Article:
If you're looking to add supplements to your diet, make sure you're adding the most important ones first. Here are the 10 best vitamins to take every day.
In 2017, Americans spent over $36 billion on vitamins and supplements. Chances are you have a couple of dusty old bottles in your medicine cabinet -- maybe a multi-vitamin left over from a New Year's resolution, or some calcium that you never remember to take.
If you want to improve your health, it's worthwhile to do a little bit of research and determine which are the best vitamins to take. We've done some of that legwork for you!
Of course, eating a wholesome, balanced diet is the best way to get the nutrients your body needs -- but there are some vitamins that aren't easy to get in edible form. Vegetarians, for example, often don't get adequate amounts of Vitamin B12 or iron.
And let's be honest: even the healthiest among us don't always eat vitamin-rich foods.
Quick -- what food provides the most Vitamin C? If you answered "oranges," well, you're actually wrong. Despite their longtime association with C, these citrus fruits actually come in behind strawberries, brussel sprouts, red bell peppers, and broccoli.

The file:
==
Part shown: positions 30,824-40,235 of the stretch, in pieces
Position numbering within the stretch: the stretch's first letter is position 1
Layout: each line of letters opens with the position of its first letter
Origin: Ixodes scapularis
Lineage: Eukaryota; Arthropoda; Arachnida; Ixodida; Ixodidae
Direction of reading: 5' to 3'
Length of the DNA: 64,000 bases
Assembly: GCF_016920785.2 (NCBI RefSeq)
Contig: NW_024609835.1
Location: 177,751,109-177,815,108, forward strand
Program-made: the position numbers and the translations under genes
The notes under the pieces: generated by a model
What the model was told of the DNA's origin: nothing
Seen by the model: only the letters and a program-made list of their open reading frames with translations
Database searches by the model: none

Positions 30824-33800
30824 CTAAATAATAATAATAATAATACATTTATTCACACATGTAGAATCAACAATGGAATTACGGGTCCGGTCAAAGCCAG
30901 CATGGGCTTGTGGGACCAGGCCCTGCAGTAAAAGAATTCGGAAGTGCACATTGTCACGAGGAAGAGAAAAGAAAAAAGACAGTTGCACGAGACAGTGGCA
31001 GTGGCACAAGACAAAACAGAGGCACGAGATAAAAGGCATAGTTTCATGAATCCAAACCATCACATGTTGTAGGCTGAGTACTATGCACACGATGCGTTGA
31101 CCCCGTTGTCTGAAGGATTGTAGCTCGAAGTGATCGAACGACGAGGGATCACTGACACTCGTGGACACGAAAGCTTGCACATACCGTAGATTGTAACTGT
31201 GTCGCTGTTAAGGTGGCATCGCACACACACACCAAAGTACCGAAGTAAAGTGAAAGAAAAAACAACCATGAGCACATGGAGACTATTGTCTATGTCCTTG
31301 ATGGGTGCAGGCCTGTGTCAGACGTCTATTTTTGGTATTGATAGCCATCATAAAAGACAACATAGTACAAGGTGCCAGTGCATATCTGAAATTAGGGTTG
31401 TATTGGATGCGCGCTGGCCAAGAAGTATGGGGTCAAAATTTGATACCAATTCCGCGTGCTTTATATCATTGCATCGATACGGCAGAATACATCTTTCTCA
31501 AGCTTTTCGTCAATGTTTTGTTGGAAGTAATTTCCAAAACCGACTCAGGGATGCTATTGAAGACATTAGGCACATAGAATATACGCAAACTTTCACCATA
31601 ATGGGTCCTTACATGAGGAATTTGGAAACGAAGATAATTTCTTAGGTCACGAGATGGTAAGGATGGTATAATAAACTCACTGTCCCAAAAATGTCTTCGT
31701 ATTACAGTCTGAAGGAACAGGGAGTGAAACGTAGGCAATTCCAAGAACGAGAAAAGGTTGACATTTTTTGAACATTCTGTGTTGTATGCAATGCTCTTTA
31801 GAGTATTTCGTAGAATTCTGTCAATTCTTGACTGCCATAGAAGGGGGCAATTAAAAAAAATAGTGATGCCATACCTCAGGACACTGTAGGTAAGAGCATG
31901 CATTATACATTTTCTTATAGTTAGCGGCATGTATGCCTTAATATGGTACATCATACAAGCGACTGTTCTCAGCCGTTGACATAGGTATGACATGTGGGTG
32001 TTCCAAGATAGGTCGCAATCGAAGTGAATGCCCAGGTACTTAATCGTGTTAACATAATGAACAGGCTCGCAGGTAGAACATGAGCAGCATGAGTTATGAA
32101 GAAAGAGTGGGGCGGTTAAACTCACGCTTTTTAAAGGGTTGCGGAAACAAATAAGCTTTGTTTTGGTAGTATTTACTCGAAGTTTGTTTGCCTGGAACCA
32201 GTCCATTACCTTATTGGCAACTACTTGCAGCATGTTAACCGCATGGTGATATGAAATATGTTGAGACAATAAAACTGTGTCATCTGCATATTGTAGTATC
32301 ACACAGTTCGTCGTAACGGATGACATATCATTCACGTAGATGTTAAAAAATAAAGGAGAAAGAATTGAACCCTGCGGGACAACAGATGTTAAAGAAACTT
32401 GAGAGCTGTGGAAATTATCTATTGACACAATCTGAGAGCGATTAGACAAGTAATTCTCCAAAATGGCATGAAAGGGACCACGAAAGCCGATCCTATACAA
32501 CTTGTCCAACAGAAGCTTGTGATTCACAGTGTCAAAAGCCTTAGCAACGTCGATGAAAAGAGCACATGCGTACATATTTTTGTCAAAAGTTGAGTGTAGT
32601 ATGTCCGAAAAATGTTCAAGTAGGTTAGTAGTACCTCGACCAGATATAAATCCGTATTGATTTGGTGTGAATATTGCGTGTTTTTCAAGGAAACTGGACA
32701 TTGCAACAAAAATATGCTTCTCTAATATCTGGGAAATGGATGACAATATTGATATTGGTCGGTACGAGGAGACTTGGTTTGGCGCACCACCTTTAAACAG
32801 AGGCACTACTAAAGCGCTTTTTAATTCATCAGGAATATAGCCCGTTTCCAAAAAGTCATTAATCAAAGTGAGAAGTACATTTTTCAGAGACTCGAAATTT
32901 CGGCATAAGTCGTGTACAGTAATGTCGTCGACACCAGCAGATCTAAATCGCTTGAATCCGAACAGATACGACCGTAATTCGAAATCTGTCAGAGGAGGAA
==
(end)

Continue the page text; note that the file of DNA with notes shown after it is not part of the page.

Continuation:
To get the full antioxidant effect, however, you will want to take a supplement. That's largely because Vitamin C is water soluble, and cannot be stored by your body (as fat-soluble vitamins are).
Experts recommend a daily dose of no more than 2,000 milligrams per day. Taking too much Vitamin C can lead to gastric and digestive problems.
Most Americans get an adequate amount of iron in their diet, but if you are a woman, have ADHD, are on dialysis, or you are an athlete, you should look into supplementing your iron intake.
The recommended amount of iron for people in these categories varies, so make sure to discuss your iron levels with your doctor. Taking iron supplements with Vitamin C-containing foods or a C supplement can help your body absorb it better.
Vitamin D is sometimes referred to as the "sunshine vitamin," and it's true that exposure to the sun will help boost your D levels. People who don't get out into the sunshine often, African-American children, and girls of any race often require Vitamin D supplements.
The main function of Vitamin D is helping your body to absorb calcium and phosphorus. Unless it can do so, you're at risk for rickets, osteoporosis, and a host of other conditions.
Omega-3 fats are among the only ones that your body cannot produce. It can also be difficult to get enough Omega-3 fatty acids from food -- so unless you eat whopping amounts of mackerel, walnuts, or flaxseed, you may want to consider supplementing.
Omega-3 fatty acids play a role in preventing heart disease, stroke, cancer, arthritis, and many other diseases.
Like Vitamin C, these vitamins are water soluble and therefore cannot be stored by the human body. There are a total of eight B-complex vitamins, and they all perform different functions.
Deficiencies are most common when it comes to B-12 and folic acid. Pregnant women, in particular, require supplements of folic acid to promote the proper development of the unborn baby.